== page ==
World City: Manufacturing Industries of New York

Map Reading

Social Studies

Grade Level: 8 - 12
Keywords: Industrial Revolution, Manufacturing, Mapping, Protocol, Sourcing

Essential Questions

  • What can maps tell us about industry and jobs in New York City?
  • What is unique about manufacturing in New York City in the early 20th century?


  • Students will learn how to read a map using protocol.
  • Students will use details from the map to make connections to the time-period.
  • Students will learn that in the early 20th century New York City had many different small manufacturing companies, rather than huge industries that dominate other cities like Detroit.



Cite specific textual evidence to support analysis of primary and secondary sources, connecting insights gained from specific details to an understanding of the text as a whole.


Integrate and evaluate multiple sources of information presented in diverse formats and media (e.g., visually, quantitatively, as well as in words) in order to address a question or solve a problem.


Identify any similarities and differences among historical developments over time and in different geographical and cultural contexts.


  1. Introduction
  2. Introduce a series of maps to the students and have them compare and contrast the information that they glean from the map. Some examples can be found in the Museum’s Collection’s Portal. Different types of maps may include the subway map, traffic maps, geographical maps, and historical (hand drawn) maps. Ask them: How do they start to read a map? What do they look at first? Lead a brief share-out of their approaches, then transition to sharing the approach for the day: the Map Analysis Protocol.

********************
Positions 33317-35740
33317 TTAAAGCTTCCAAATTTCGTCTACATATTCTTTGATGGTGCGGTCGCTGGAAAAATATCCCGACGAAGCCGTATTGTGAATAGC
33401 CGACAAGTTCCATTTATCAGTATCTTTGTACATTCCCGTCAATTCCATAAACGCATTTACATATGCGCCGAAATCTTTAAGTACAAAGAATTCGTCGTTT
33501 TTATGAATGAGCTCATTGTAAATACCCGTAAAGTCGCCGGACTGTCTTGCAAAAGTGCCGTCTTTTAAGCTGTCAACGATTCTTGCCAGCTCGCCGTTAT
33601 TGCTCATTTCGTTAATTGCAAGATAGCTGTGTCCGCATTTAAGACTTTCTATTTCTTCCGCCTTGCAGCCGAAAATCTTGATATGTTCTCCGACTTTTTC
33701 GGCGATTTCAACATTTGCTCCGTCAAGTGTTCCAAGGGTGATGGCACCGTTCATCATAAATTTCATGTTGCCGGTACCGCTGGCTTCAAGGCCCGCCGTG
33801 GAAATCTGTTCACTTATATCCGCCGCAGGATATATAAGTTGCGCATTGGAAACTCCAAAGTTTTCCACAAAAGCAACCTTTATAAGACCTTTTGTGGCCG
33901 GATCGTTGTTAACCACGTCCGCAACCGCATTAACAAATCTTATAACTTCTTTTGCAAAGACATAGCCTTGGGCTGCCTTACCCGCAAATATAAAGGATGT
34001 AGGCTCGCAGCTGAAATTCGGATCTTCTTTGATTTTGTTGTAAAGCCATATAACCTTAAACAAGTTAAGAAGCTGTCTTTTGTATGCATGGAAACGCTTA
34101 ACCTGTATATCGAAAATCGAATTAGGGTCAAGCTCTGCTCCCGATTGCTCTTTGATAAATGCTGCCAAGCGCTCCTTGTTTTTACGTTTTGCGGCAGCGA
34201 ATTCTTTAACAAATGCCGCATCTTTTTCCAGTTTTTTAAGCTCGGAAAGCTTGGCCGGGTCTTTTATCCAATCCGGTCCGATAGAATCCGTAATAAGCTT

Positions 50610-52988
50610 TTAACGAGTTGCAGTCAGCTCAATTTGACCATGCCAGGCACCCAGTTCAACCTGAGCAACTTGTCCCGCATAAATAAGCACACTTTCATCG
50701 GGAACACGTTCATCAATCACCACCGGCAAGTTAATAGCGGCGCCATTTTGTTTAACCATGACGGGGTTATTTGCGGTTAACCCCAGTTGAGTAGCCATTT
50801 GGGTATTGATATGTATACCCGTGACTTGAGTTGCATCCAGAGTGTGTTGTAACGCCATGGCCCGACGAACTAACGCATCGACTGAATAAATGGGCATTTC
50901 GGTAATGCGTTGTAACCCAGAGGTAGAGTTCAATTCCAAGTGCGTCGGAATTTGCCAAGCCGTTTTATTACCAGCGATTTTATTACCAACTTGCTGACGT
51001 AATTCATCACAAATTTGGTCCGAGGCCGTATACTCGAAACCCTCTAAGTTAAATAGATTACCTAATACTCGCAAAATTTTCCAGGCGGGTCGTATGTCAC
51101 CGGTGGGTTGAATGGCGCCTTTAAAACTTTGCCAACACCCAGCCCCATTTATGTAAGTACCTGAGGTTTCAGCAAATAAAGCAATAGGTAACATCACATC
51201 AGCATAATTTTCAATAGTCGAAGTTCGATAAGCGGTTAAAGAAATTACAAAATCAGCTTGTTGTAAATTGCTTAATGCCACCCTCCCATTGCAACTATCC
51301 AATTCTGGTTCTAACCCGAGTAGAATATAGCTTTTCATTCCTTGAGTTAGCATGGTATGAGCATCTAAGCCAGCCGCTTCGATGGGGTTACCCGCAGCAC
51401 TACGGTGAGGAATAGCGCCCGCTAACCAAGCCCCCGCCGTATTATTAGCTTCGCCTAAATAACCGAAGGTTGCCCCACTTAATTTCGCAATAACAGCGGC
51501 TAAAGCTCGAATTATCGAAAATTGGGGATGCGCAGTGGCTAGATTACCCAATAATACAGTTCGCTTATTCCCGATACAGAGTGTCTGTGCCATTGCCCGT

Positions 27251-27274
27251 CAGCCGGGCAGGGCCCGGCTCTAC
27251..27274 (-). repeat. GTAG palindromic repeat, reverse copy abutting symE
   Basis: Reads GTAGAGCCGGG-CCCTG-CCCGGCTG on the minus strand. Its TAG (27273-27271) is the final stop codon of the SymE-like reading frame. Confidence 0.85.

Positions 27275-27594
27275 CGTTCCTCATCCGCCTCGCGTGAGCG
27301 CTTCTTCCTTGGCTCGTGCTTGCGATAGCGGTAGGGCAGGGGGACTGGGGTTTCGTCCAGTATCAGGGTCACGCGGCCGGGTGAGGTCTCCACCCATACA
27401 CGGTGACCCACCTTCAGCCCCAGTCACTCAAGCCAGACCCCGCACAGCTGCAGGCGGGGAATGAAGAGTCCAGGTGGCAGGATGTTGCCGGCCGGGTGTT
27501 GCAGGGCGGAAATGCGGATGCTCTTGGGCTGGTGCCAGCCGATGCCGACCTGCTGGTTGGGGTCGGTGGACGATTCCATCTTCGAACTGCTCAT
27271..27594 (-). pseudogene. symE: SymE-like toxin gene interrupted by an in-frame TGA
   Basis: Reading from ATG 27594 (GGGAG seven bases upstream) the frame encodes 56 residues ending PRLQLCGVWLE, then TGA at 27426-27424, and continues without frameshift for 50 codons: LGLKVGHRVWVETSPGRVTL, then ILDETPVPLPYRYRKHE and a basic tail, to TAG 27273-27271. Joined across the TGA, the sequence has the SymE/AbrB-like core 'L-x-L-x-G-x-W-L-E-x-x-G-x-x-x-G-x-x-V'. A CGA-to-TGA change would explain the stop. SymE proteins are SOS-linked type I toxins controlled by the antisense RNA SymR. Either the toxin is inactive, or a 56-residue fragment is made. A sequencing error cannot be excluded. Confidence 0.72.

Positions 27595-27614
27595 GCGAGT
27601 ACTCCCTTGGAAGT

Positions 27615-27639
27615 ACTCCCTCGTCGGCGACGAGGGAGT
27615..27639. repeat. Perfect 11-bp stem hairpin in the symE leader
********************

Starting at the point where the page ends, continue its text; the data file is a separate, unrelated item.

3. Map Analysis Protocol
  4. This analysis will use the worksheet to walk students through a step-by-step protocol for analyzing a map. Display the “Industrial Map of New York City” at the front of the classroom and/or distribute large format copies to students. Distribute the “Industrial Map Worksheet” and the “Map Analysis Protocol Guide” to the class and direct students to complete Step 1a only (title, authorship, date of publication, and place of publication). Explain to students that it is important to understand the sources of maps and other graphical representations of data. This is because understanding the origins of the material can help us understand if there is a point of view or bias embedded in the map. Understanding who made the map may also help clarify the goal of creating the map. For example, we may learn different things about the history of housing from insurance surveys versus the census.  Have students work individually for two minutes, writing down everything they notice. Then, share-out responses for two minutes.

    Repeat the process above for Step 1b. (See Step 1b on “Map Analysis Protocol” sheet)

    Have students complete Step 2 of the “Map Analysis Protocol” sheet. Students should be encouraged to continue their observations for the full two minutes.  Once done, share-out responses and have students add the ideas of their classmates to their notes.

    Ask students to complete Step 3 of the “Map Analysis Protocol.” Have them consider the historical significance following the same process and timing of step 2.

  5. Discuss
  6. What does the “Industrial Map of New York City” reveal about the time period during which it was produced?